Reading Picks to Read Next to a Fire

Fall in Ohio usually has a slow slide into craptitude. The temperatures begin to dip in early October forcing us inside more and more. But this year, we stayed warm and bright and sunny through most of the month. I was able to read outside on the porch or in the adirondack chairs on my front lawn. I even braved early morning journaling sessions on the back patio in the dark. Evenings still held the sounds of summer with crickets singing their evening songs.

fireplace reading

But November hit. And with it came a sudden drop in temperatures. Rain. And more rain. And even more rain. My kids didn’t want to believe it and trying to get them out of shorts and into long pants, nevermind the winter coats they should be wearing was a challenge. The mornings grew darker for longer and the evenings began to push against the afternoons.

Fall in Ohio usually has a slow slide into craptitude.

I am not one for the dark, cold months ahead. I thrive in warm temperatures and sunshine. My favorite months are any that I can sit outside with a book, walk the dog without gloves, hats and scarves, and get into the car without having to scrape off snow.

Although, fall and winter are not my favorite months, I do love to cozy up in a chair with tea or coffee, next to the fire or a window and read. It may be dreary, but I can go about anywhere else when I am reading. And since the weather prohibits me from doing much outside, it’s the perfect excuse to read.

All of the books I mention are available in bookstores and online sellers. The reviews and picks are all my own. I am not paid to review them. I am an Amazon Affiliate, so if you click on the pictures it takes you to Amazon, where if you make a purchase I receive a portion of the sale.

My Top Ten Fall Picks

 

Suspense/Mystery

There is something about fall that makes me want to read suspense. It seems counterintuitive. Dark days, shouldn’t I want lighter reading? But, the ominous clouds and the tapping of rain against the windows sets the perfect mood for suspense.

 

When her adult daughter disappears, the mother realizes she didn’t really know her at all. Kubica is masterful at leading the reader to believe she knows what will happen and then pulling out a surprise she never saw coming.

 

 

Okay, so this one isn’t really suspense but it is about a boy in the afterlife who tries to find his murderer along with another boy from his school. It is at parts sweet and heartbreaking and others nail-biting and page turning. It is a perfect mixture of humor and depth I always look for in books.

 

This book had me skipping my daily writing and housework. It was a quick, intense read that resolved the story but left many more questions. If you enjoyed Gone Girl or the Luckiest Girl Alive, this is for you.

 

 

This book contained the elements I love in a suspense book. An unreliable narrator and a basic who dunnit Agatha Christie style.
Ware creates the perfect setting, characters where their dark side doesn’t hide and a plausible motive for each person to be considered the suspect.
It kept me guessing until the end.

 

 

Bookhangover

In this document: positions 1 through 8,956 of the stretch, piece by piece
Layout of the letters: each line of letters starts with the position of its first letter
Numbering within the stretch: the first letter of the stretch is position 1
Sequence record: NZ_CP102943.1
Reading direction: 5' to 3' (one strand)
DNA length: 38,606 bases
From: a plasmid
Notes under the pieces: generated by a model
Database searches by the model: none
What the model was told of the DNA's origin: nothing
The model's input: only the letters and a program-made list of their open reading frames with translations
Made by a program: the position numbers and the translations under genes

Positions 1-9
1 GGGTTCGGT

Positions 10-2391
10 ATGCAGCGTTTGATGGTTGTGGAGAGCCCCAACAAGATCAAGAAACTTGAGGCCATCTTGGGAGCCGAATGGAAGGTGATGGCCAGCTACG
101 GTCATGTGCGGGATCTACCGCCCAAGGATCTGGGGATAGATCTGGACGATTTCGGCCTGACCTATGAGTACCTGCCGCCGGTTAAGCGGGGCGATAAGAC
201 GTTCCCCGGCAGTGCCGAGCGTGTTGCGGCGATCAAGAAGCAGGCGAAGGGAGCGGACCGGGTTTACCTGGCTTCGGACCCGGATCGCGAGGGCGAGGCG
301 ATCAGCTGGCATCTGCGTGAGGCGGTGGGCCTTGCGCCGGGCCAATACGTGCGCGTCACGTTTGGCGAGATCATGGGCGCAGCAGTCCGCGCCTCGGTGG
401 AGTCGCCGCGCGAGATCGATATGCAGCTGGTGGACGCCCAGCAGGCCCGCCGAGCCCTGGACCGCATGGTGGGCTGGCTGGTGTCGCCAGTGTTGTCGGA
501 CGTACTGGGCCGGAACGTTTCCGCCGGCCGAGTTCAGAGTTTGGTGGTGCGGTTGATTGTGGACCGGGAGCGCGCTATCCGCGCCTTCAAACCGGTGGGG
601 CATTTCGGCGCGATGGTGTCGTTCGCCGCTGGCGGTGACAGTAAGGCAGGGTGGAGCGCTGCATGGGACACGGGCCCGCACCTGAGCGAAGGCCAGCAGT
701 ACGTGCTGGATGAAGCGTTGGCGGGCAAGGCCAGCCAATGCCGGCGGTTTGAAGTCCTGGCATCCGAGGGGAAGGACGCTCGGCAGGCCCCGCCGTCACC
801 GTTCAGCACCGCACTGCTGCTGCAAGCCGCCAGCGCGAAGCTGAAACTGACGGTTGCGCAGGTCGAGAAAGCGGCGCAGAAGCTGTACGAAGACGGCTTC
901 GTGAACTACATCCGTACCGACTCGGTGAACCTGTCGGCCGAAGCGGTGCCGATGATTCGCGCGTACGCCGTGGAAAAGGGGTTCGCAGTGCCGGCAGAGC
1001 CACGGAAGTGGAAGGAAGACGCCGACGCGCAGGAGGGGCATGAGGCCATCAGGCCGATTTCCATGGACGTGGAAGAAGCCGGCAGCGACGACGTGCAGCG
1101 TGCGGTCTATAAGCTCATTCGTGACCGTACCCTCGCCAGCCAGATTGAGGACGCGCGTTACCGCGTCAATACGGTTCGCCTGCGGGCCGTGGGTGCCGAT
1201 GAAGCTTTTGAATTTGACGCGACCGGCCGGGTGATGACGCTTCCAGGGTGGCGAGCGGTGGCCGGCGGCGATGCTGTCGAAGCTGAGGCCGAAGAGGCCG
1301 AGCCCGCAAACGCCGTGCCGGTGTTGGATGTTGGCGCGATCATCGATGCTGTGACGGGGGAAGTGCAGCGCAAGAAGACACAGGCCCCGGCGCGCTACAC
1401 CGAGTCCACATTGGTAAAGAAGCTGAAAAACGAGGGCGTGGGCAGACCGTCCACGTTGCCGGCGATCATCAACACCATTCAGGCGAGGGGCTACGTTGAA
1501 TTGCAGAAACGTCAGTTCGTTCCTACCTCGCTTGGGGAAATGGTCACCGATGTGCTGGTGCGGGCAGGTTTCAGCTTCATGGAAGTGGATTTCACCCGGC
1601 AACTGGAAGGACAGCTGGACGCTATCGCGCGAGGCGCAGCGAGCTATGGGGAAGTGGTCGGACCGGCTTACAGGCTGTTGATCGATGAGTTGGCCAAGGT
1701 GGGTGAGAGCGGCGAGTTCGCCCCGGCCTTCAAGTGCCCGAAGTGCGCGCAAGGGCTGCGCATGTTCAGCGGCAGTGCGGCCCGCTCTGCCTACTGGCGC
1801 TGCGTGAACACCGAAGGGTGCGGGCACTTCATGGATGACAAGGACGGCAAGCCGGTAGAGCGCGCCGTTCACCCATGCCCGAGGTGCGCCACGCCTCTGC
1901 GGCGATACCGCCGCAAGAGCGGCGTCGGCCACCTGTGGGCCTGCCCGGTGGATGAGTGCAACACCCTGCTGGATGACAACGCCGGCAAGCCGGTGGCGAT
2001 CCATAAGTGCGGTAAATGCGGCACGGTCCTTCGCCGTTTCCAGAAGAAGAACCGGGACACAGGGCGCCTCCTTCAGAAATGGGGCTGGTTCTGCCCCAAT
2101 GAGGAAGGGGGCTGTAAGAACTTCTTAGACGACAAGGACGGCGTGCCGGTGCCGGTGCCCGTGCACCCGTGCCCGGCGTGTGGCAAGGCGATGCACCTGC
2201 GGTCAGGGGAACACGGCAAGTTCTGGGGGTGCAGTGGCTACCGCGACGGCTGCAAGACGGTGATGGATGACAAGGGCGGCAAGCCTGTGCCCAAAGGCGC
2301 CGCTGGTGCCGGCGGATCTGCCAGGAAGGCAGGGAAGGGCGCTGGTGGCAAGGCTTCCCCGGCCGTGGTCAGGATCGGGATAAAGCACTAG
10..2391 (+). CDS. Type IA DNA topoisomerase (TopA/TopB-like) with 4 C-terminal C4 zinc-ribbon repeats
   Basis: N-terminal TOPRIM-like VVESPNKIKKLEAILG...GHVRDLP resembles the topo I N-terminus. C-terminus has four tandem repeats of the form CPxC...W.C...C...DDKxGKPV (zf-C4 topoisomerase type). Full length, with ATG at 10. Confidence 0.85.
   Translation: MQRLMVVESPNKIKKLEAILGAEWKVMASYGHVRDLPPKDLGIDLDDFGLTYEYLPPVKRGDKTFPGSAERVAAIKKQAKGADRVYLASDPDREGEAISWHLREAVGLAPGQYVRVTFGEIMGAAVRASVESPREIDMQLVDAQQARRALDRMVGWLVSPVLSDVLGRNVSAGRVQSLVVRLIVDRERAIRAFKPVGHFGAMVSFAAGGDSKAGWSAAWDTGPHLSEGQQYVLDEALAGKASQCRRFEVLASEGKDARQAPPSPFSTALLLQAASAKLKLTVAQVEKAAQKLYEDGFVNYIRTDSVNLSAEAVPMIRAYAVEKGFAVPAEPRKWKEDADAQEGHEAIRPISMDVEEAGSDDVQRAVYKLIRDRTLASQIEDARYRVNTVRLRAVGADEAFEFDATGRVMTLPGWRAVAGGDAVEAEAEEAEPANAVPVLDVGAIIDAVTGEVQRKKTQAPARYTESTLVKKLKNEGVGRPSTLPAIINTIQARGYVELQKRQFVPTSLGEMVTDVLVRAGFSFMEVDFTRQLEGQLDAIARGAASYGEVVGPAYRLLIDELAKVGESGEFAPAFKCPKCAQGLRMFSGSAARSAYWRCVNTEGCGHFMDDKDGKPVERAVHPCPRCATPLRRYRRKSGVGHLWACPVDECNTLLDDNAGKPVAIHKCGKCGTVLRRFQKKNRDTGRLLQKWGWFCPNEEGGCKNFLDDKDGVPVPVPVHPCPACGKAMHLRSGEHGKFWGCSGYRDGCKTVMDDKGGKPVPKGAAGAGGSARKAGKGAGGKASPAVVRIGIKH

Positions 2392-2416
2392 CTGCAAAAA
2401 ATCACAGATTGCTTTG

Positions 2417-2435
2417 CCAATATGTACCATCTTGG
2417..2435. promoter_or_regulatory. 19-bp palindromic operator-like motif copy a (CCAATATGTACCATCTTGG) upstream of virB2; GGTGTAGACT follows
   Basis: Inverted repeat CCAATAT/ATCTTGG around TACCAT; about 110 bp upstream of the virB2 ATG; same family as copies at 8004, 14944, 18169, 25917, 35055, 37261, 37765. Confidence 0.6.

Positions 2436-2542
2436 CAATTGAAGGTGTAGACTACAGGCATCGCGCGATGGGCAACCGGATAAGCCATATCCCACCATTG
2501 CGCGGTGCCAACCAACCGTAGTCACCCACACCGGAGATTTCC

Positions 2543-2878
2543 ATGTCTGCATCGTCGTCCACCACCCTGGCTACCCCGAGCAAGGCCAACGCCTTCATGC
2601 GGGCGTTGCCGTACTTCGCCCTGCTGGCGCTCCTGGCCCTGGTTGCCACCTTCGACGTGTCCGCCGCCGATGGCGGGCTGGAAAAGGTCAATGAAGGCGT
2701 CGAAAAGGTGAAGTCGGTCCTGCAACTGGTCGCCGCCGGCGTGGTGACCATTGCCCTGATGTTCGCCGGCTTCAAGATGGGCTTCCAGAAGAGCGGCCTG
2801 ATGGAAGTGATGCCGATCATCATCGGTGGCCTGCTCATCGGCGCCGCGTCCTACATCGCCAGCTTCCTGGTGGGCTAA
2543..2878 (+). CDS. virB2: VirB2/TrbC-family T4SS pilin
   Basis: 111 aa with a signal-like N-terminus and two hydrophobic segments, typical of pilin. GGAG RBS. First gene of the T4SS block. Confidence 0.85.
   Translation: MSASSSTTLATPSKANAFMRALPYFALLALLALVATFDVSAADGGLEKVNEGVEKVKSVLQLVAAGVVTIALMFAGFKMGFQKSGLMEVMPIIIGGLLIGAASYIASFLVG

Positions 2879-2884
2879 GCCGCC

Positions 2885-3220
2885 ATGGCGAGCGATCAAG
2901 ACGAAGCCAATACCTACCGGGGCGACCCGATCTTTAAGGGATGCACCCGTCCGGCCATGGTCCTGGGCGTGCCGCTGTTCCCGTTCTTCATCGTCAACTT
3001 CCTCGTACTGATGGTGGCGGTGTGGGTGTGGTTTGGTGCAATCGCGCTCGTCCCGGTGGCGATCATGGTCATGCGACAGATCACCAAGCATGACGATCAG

I know, where are the books about sun, fun, fuzzy feel-good books. When it is cold and dark, I just want to read something that makes me feel better about my life ­čÖé

 

A beautiful look at family, guilt and forgiveness. Sisters Lily and Rose were inseparable growing up. Lily though found herself unable to handle her niece and leaves the family farm. After years of not speaking Lily returns home to help with her niece as her sister’s health declines. I loved The magical realism woven through the book. It is reminiscent of Sarah Addison Allen.

 

Taylor Jenkins Reid writes conversationally, beautifully and with such truth. She wrote for true love but against the traditional view that we can only have one such love in our life. I think she was spot on how people change in relationships. If you are looking for a book that you can devour in a day but also leave you thinking, this is the book for you.

 

Although you know in the first line that Lydia is dead, it isn’t until the end of the book that you find out how and why. This is more than a book about her death. It is about families and secrets. Hopes deferred and dreams that never come to fruition. It is about racism in its subtlest and not so subtle form. So much packed into this book. It is a book you want to clear an afternoon for.

 

No one writes yearning like Beatriz Williams. Her books are interconnected but don’t have to be read in any certain order. They are often pretty hefty page wise, but you will find yourself picking it up as much as possible through the cold dreary days.

 

 

Historical Fiction

My first reading love was historical fiction. I wanted to know more about places and times I could only visit in books.

 

A fictional account of the life of Kate Warne, the first female Pinkerton Agent. Although the relationships are fictionalized , Macallister weaves a fabulous story of a woman who seeks a life outside the traditional female roles of the time. A fascinating read about a time and place in history where women were waking up to the strength and power they had all along.

 

 

I love historical fiction and I doubly love reading about cultural stories I am not familiar with. The book is rich with Chinese myth and politics and family drama. It was intriguing learning about women’s place in the court and the politicking that must have gone on to jockey into a better position. This is the first book in a trilogy and the rest are on my TBR list.

 

 

Add to the list!

What are your favorite books to cozy up to in fall? Comment at the end of the post and help share some book love.

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